It took some strong catches from Jones, Quick and a few other North receivers to get Moore on track. The Boise State All-American appeared every bit as un-athletic as scouts feared when he measured in at a touch under 6-0 (5'11 and 3/4) and 191 pounds during the weigh-in. Worse, concerns about his arm strength appeared to be legitimate when he struggled connecting with his receivers on simple quick outs to open practice. As practice went on, however, Moore seemed to settle in and the accuracy and touch he demonstrated in throwing a staggering 142 touchdowns against just 28 interceptions during his record-breaking career with the Broncos were again on display. Moore is especially effective throwing down the seam, showing excellent touch to settle passes in over the linebacker and in front of the safety to slot receivers and tight ends.

Russell Wilson clearly has the arm strength to make NFL throws but was surprisingly tentative in his first Senior Bowl practice. Too often he stood flat-footed in the pocket and surveyed the field looking for easy completions. He attacked holes when he saw them, rifling in passes through tight coverage but also stared down his receivers on occasion and was nearly picked off a few times.

Of the North's receivers, Ohio State's Devier Posey provided the biggest challenge to a talented defensive backfield that included Nebraska's Alfonzo Dennard, graded by some scouts entering the year among the nation's elite senior prospects at any position. Posey's speed allowed him to slip past Dennard as well as Iowa State's Leonard Johnson and Boston College's Donnie Fletcher but too often Posey simply dropped the ball when his quarterbacks didn't place it perfectly. Posey struggled adjusting to passes slightly behind and had a couple of big play opportunities simply bounce to the ground because he allowed passes to get into his pads rather than catching the ball with his hands.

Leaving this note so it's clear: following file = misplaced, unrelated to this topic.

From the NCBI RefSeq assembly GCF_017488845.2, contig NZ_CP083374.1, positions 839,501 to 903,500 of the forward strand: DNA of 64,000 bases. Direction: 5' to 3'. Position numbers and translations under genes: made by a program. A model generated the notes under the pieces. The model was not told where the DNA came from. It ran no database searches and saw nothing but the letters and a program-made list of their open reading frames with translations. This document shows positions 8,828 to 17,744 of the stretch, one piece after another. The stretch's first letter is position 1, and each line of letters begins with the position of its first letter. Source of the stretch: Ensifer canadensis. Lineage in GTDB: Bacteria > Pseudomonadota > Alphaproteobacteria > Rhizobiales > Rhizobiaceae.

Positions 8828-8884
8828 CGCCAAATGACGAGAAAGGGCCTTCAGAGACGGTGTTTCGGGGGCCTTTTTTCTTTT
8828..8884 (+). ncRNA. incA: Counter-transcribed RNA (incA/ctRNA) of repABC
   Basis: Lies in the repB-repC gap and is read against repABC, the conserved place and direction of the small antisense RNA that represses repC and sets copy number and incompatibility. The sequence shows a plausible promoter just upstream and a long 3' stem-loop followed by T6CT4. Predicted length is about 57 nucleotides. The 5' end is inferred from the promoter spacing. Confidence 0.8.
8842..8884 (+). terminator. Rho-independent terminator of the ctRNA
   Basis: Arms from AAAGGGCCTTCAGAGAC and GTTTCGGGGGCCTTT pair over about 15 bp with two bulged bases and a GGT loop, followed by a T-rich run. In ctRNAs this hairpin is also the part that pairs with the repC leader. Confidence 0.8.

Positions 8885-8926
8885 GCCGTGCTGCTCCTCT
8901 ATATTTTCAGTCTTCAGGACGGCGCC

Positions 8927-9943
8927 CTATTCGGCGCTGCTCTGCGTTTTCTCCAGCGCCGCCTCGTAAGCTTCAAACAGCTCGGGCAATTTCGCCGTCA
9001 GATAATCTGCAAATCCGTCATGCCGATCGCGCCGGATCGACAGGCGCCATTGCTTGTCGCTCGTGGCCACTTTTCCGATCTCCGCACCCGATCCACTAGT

The concern was the exact opposite for his Big Ten rival Marvin McNutt from the Iowa Hawkeyes. McNutt has excellent size (6'2 1/2, 212 pounds), strength, hands and route-running to be a possession receiver in the NFL  but didn't show much in terms of elusiveness or the speed to turn short and intermediate passes into big plays. He is a savvy route-runner, however, who was consistently open despite aggressive coverage from defensive backs.

It wasn't a standout practice for any of the North's defensive backs. Dennard showed his characteristic physicality in challenging big and small receivers, alike, but also proved vulnerable to double-moves, getting beaten over the top by Jones and McNutt, alike.

Oklahoma's Jamell Fleming and Cal Poly's Asa Jackson had their moments, each demonstrating a quick, low backpedal and good burst back to the ball.